Lobbying Affiliate: MML&K Government Solutions
{ Banner Image }

Employment Law Blog

When It Comes To Employment Issues, Choose A Firm That Thinks Outside the Cubicle.

Contact Us

250 Character(s) Remaining
Type the following characters: romeo, whisky, papa, romeo

* Indicates a required field.

Categories

McBrayer Blogs

Showing 240 posts in Employment Law.

Fourth Circuit Rules That Gender Dysphoria Is Not Excluded by ADA

Earlier this week, the U.S. Court of Appeals for the Fourth Circuit ruled that gender dysphoria is not to be excluded from the broad definition of “disability” laid out in the Americans with Disabilities Act (ADA). This decision may signal a new direction for discrimination law, and employers should be aware of its impacts. More >

Does Your COVID Testing Program Pass the Test? – EEOC Updates COVID Guidance for Employers

Posted In COVID-19, EEOC, Employer Mandate, Employment Law

After nearly two and a half years of constantly evolving standards for handling COVID in the workplace, it is no surprise that the EEOC has updated its guidance once again. The most significant change in guidance applies to testing employees for COVID, and employers should be aware of this shift in order to maintain compliance. More >

Beat the Heat with a Workplace Safety Plan

This summer is proving to be another hot one in many parts of the country, which means the odds of workplace illnesses and injuries relating to excessive temperatures are much higher. In April, the Occupational Safety and Health Administration (OSHA) announced a National Emphasis Program focused on addressing workplace heat hazards, which will entail OSHA conducting inspections to identify heat-related hazards in workplaces both indoors and outdoors. Employers should have a plan to avoid liability for heat-related illnesses and to be prepared should such an inspection occur. More >

An Employer's Guide to Intermittent FMLA Leave

Through the Family and Medical Leave Act (FMLA), certain employees are entitled to 12 work weeks of unpaid leave under specific medical or family circumstances, such as parental leave or a serious health condition. In some cases, employees eligible under FMLA take their 12 weeks of leave all at once. However, FMLA does not require leave to be used in a single block. Employees with qualifying circumstances may take their allotted leave in smaller increments that amount to as much as 12 work weeks over a 12-month period—but this “intermittent leave” can cause numerous headaches for employers. It’s important for employers to understand how intermittent leave works and how to best handle its effects in the workplace. More >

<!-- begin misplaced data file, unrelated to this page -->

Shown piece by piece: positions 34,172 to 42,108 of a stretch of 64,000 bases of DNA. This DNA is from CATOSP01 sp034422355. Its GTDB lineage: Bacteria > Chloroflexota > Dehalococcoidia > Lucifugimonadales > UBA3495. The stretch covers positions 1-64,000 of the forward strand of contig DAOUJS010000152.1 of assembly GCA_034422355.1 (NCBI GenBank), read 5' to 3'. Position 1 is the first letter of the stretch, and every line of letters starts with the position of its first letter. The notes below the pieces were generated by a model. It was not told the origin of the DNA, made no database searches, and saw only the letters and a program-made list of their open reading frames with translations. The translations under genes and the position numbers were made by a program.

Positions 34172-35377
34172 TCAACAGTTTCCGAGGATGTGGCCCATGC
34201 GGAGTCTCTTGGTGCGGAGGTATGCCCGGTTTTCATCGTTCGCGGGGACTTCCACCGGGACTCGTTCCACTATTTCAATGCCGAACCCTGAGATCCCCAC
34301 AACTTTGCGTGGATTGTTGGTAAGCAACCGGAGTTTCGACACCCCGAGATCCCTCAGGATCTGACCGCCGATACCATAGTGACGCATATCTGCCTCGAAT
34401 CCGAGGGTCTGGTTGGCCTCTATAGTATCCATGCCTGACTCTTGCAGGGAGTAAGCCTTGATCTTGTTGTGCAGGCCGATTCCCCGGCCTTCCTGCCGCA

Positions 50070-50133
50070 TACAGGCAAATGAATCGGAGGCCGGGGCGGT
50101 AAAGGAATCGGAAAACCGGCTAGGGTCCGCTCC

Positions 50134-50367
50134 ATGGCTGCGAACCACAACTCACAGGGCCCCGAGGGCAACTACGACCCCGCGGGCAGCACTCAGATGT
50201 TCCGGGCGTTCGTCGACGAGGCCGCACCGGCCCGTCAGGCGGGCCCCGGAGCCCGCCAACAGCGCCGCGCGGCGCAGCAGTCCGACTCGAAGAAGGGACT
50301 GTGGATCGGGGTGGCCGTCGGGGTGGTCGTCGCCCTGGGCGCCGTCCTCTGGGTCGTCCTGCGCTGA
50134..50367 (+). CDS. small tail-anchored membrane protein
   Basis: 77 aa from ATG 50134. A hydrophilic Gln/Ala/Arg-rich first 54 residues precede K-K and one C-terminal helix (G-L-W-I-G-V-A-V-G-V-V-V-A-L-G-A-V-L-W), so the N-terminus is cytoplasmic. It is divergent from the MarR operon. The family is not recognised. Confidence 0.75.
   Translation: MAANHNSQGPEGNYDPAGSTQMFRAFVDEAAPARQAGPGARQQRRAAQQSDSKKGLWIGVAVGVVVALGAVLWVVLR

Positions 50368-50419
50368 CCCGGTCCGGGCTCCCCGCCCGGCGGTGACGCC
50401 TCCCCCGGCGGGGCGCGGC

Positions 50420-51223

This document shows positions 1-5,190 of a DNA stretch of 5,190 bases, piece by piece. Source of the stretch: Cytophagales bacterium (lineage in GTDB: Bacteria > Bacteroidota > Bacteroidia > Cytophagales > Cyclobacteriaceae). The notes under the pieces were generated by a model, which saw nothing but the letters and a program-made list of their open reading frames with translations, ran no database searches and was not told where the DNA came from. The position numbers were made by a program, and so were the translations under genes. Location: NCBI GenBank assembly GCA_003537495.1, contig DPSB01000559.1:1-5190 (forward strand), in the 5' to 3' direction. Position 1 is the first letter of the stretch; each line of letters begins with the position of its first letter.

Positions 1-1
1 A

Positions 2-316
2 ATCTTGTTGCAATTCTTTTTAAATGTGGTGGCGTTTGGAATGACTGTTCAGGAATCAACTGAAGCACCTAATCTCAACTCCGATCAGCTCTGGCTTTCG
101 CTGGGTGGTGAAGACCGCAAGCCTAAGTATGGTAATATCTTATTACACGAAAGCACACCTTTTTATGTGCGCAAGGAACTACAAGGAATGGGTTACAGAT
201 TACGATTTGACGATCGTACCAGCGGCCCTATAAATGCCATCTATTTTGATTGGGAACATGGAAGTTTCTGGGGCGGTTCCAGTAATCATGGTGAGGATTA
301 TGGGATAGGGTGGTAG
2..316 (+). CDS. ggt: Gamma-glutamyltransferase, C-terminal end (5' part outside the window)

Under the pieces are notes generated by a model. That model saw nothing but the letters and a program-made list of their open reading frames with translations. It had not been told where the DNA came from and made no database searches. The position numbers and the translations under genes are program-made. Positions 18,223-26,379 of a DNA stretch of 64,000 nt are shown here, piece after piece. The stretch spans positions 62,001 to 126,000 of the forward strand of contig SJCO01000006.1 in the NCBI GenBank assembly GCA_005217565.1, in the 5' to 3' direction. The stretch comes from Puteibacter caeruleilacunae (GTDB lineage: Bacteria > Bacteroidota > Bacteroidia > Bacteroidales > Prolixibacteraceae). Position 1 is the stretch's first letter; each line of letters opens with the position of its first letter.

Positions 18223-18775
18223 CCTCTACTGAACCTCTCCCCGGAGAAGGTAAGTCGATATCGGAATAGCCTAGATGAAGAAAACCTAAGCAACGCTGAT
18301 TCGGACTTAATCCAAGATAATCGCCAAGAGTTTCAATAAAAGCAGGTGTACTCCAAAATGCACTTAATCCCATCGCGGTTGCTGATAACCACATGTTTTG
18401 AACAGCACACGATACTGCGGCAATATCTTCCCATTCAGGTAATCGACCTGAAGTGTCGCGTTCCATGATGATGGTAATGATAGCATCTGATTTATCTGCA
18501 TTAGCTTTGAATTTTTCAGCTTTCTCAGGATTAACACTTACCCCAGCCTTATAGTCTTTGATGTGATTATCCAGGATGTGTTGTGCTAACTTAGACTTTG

School's Out, Work's In--Considerations for Seasonal Employment

Posted In Employment Law, Minors

As summer approaches, many businesses will be thinking about hiring seasonal employees. Whether those are high schoolers looking for pocket change, college students in need of internship credits, or just more sets of hands to assist with the busy months, specific considerations need to be made for your seasonal workers to assure legal compliance. More >

NLRB GC Seeks to End Captive Audience Meetings

In yet another bid to weaken employers’ stance in the face of organized labor, NLRB General Counsel Jennifer Abruzzo has issued a memo calling for an end to employer-led “captive audience” meetings. This move by the NLRB threatens one of employers’ key tools for curbing unionization in the workplace and is yet another foreboding sign of the Biden administration’s pro-labor agenda. More >

EEOC Updates Caregiver Guidance for Employers

Posted In COVID-19, EEOC, Employment Law

Though we are now two years into the pandemic, the Equal Employment Opportunity Commission (EEOC) is still not finished issuing COVID-related guidance for employers. The Commission’s latest statement involves issues of bias regarding employees with caregiver responsibilities, especially such responsibilities relating to or resulting from the pandemic. Employers should be aware of how caregiver bias may manifest itself and how to avoid illegal discrimination per new EEOC guidance. More >

Boeing, Boeing, Gone! NLRB GC Recommends Reversal of Employer Handbook Standards

With any new administration in Washington comes changes to the National Labor Relations Board. From the start, Biden’s NLRB has made clear their goal to reverse the employer-friendly handbook standards established by the Boeing decision, and the General Counsel’s March 7th post-hearing brief includes recommendations that take further steps towards that goal. More >

Employer Update: Keeping Up with COVID

Posted In COVID-19, Employment Law, Mandatory vaccination policies

Nearly two full years into the pandemic, employers are still struggling to keep up with ever-evolving guidance, requirements, and recommendations regarding the virus—and for good reason, as the advice for how to keep employees safe while staying in business has been constantly evolving.  As the Omicron variant creates even more problems, some employers are suffering now more than ever. We have rounded up crucial updates for employers so you can handle the ongoing impacts of the pandemic to the best of your ability. More >

Lexington, KYLouisville, KYFrankfort, KY: MML&K Government SolutionsWashington, D.C.